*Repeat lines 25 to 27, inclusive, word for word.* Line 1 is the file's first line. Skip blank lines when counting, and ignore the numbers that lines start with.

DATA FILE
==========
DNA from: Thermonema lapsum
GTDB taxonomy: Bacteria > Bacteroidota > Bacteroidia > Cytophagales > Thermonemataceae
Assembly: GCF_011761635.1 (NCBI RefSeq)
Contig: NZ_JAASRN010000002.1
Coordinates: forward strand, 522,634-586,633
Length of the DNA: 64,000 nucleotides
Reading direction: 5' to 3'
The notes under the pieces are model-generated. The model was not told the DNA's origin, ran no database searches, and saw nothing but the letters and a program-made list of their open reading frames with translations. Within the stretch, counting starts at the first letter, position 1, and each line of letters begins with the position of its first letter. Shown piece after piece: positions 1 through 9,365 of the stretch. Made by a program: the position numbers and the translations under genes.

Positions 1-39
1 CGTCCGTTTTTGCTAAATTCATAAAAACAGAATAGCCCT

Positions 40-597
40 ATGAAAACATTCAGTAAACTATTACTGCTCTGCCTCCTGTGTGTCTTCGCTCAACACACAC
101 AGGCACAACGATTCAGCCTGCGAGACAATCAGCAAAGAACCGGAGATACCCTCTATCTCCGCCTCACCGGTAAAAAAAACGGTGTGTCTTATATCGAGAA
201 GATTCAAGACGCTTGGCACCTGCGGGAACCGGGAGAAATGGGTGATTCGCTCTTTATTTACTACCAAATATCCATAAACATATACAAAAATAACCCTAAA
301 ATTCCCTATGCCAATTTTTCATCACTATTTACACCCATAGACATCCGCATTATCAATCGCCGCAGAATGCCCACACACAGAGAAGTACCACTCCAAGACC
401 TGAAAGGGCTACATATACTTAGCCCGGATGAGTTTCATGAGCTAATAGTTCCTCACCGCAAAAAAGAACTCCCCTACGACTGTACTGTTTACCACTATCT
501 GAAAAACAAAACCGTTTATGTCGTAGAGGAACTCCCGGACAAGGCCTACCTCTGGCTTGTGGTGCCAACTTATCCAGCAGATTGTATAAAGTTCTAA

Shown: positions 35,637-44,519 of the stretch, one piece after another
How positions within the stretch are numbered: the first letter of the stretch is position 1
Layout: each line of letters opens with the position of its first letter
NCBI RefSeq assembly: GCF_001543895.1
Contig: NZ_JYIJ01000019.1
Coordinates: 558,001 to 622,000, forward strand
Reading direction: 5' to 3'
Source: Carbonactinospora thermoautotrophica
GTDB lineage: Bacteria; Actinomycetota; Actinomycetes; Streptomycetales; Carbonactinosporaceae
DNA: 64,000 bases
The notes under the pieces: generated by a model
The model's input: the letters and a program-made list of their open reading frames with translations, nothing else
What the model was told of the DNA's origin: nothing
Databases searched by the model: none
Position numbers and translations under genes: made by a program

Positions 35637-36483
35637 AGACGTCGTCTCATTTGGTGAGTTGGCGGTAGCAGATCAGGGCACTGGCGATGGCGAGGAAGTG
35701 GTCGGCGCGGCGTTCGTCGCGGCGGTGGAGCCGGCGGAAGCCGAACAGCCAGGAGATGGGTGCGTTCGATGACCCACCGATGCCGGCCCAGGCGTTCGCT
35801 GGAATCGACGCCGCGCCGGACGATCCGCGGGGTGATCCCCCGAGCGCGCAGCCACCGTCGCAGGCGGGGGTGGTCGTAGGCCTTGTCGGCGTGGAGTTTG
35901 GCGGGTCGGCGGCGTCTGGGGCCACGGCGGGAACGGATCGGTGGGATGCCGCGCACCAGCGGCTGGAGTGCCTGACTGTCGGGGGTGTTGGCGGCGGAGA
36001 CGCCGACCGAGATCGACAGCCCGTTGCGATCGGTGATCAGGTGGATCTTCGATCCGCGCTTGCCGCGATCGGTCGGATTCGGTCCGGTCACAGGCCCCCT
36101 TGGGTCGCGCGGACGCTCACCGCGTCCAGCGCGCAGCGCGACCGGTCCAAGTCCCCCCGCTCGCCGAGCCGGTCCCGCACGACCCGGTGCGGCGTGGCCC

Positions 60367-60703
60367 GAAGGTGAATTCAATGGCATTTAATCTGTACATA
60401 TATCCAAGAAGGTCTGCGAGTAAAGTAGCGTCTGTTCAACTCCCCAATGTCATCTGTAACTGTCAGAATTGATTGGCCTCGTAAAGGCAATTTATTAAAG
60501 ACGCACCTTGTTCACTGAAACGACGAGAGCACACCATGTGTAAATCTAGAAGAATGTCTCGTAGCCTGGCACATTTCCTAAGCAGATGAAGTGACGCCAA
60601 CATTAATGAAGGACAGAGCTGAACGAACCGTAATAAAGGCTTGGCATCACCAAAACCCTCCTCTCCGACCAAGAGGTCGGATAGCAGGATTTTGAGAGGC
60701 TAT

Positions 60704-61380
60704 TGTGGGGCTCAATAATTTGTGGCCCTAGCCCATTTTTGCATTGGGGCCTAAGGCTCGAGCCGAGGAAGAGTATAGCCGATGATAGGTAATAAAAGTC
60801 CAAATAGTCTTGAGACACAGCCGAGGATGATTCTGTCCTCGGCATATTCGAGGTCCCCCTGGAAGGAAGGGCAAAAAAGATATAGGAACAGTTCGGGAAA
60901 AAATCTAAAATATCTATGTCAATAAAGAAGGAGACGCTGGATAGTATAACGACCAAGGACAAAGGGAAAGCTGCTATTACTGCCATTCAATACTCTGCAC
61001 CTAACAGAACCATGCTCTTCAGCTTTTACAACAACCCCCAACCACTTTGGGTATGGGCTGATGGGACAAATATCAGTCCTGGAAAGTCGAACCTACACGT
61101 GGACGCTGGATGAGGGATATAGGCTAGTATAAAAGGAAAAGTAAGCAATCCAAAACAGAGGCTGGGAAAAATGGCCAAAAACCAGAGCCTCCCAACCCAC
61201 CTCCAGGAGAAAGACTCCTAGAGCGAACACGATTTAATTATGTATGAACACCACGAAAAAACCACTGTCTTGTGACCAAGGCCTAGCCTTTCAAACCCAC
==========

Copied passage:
Source: Carbonactinospora thermoautotrophica
GTDB lineage: Bacteria; Actinomycetota; Actinomycetes; Streptomycetales; Carbonactinosporaceae
DNA: 64,000 bases